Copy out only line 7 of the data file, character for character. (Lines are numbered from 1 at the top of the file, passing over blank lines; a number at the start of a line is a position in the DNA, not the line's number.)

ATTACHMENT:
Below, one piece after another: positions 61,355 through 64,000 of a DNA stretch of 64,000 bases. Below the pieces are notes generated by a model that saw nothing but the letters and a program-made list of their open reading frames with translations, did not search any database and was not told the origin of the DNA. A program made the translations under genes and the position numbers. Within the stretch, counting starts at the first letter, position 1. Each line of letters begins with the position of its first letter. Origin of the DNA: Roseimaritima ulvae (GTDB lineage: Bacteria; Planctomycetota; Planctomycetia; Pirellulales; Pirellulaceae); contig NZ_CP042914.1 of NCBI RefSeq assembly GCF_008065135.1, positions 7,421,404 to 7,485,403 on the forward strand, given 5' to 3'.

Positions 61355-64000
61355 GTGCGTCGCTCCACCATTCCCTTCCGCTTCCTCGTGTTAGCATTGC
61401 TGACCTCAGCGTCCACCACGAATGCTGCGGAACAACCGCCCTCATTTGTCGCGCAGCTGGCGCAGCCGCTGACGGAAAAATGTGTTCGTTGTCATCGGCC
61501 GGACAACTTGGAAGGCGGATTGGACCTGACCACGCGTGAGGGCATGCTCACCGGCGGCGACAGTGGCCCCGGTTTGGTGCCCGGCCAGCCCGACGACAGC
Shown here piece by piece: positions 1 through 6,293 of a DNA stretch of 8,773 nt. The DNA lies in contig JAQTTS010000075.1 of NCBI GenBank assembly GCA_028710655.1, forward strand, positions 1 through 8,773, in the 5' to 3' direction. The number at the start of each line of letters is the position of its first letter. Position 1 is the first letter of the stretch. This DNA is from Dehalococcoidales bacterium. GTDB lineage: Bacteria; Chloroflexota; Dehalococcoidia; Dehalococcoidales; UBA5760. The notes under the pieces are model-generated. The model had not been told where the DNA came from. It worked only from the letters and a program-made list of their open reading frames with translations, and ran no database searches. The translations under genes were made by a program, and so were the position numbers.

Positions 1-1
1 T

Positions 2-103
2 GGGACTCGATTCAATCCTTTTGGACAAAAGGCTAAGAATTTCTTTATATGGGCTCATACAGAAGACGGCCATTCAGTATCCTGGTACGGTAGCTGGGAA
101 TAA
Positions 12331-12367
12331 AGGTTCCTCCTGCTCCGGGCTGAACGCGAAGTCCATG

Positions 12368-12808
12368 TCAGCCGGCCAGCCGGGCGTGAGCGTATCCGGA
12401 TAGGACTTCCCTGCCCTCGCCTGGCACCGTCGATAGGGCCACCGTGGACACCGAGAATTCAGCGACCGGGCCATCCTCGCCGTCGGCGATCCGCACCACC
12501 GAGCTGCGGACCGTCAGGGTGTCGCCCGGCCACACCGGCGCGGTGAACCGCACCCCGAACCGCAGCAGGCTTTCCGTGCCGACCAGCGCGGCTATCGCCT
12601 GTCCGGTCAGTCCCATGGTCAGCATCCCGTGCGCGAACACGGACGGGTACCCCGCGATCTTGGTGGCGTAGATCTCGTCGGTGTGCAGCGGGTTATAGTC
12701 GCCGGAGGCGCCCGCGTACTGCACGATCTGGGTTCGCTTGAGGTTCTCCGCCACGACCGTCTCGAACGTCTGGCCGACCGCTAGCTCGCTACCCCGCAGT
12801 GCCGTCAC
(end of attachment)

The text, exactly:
Positions 1-1